Set k is recursively enumerable non-recursive
Published May 26, 2022 - By Marco Garosi
Set in the computability theory is a “special” set, in the sense that it refers to a particular and well-defined set. Set is indeed defined as — that is, the set of all programs ( ) that halt when they’re passed themselves as input. (Note that this is possible because a program is really just a long binary string — namely, a binary number. That’s why a progam can be “passed” to itself as an input.)
Set is recursively enumerable (r.e.) but it is not recursive.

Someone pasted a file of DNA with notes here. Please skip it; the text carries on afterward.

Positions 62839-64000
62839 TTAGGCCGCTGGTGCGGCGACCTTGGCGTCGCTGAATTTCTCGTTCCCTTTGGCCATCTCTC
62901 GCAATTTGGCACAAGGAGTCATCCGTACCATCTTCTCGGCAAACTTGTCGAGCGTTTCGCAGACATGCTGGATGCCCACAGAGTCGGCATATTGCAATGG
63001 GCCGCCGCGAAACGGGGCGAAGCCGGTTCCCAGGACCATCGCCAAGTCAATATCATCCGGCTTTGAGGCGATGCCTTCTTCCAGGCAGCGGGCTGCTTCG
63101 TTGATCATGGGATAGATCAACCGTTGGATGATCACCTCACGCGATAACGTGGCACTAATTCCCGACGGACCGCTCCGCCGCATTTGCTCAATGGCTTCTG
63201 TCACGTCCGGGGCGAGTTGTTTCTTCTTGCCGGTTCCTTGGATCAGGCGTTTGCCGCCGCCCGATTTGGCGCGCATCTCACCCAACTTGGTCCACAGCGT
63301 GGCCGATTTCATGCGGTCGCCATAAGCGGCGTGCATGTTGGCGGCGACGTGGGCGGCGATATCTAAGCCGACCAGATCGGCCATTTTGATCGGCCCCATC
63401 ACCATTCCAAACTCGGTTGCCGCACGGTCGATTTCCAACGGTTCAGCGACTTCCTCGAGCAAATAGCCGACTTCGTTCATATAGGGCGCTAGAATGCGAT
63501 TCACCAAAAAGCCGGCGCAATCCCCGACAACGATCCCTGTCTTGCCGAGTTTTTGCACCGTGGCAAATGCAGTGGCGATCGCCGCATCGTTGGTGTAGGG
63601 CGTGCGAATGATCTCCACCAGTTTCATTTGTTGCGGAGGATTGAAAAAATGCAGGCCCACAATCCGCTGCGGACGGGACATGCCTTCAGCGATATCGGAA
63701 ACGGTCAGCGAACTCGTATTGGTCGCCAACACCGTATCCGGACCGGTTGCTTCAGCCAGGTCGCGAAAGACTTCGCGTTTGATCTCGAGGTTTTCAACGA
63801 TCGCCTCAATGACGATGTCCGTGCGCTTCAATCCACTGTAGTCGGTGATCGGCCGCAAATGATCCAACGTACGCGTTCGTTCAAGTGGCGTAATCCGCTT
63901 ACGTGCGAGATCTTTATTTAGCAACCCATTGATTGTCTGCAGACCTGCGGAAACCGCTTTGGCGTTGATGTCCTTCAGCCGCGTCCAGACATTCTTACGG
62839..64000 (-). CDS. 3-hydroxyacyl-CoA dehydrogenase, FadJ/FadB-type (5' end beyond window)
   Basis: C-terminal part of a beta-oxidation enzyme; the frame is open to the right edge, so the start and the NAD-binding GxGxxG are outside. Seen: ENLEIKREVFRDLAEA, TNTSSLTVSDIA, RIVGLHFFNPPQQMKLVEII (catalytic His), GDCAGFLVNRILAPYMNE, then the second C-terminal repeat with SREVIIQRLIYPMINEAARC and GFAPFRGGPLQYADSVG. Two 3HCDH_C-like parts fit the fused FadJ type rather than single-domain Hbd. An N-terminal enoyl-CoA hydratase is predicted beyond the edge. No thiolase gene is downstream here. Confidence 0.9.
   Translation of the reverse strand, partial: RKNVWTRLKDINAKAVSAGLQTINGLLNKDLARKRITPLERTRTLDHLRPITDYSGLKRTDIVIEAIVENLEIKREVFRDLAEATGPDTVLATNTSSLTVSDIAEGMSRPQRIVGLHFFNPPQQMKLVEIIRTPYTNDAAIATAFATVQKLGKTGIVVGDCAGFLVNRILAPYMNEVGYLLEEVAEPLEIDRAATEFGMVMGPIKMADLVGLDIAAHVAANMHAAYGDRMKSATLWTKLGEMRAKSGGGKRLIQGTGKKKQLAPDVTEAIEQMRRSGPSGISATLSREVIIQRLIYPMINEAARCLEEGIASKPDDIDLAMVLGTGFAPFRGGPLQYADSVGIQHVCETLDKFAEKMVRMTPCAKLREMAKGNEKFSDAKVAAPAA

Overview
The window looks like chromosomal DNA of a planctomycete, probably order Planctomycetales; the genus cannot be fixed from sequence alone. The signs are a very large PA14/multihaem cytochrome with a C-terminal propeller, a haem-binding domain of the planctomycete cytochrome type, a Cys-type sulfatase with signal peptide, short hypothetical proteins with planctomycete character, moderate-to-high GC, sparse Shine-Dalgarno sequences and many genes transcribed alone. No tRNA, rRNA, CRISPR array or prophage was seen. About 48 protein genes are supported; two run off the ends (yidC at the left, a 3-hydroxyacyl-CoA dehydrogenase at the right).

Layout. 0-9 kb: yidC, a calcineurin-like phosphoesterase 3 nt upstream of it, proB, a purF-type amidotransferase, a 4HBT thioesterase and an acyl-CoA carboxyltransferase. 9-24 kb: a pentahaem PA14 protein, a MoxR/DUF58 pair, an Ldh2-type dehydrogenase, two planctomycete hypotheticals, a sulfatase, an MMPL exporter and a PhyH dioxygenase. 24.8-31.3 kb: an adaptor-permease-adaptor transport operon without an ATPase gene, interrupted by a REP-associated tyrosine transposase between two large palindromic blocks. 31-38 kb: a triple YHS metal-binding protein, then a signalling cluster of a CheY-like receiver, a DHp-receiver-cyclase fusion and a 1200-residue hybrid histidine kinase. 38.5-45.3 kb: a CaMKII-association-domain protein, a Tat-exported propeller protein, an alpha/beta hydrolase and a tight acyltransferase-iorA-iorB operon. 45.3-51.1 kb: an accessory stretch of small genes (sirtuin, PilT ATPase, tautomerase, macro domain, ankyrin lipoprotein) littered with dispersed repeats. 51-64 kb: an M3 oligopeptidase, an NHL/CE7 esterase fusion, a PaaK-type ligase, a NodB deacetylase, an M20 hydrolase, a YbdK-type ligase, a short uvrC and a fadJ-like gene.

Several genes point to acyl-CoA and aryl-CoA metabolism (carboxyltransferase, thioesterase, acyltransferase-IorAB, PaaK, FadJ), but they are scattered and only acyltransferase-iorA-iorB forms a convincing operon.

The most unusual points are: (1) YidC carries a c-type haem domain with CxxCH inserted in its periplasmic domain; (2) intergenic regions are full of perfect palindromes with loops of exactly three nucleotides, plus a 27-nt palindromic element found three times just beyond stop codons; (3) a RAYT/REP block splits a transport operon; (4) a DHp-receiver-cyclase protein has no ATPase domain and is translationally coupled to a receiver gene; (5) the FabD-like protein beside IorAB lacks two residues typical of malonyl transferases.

Let’s define the code that implements the mathematical function defined by . We’ll call that program :
Program is nothing but an interpreter. Running an interpreter on program and feeding it inpux is equivalent to running program and passing it input , that is: .
Now, the function computed by is:
Now let’s suppose, for the sake of contradiction, that ( ’s complement) is recursively enumerable (r.e.). Then .
Since is ’s complement (that is, ), .
Therefore, . However, and . Putting these all together, we get: , which is, of course, a contraditcion. Hence it is the case that is r.e. non-recursive.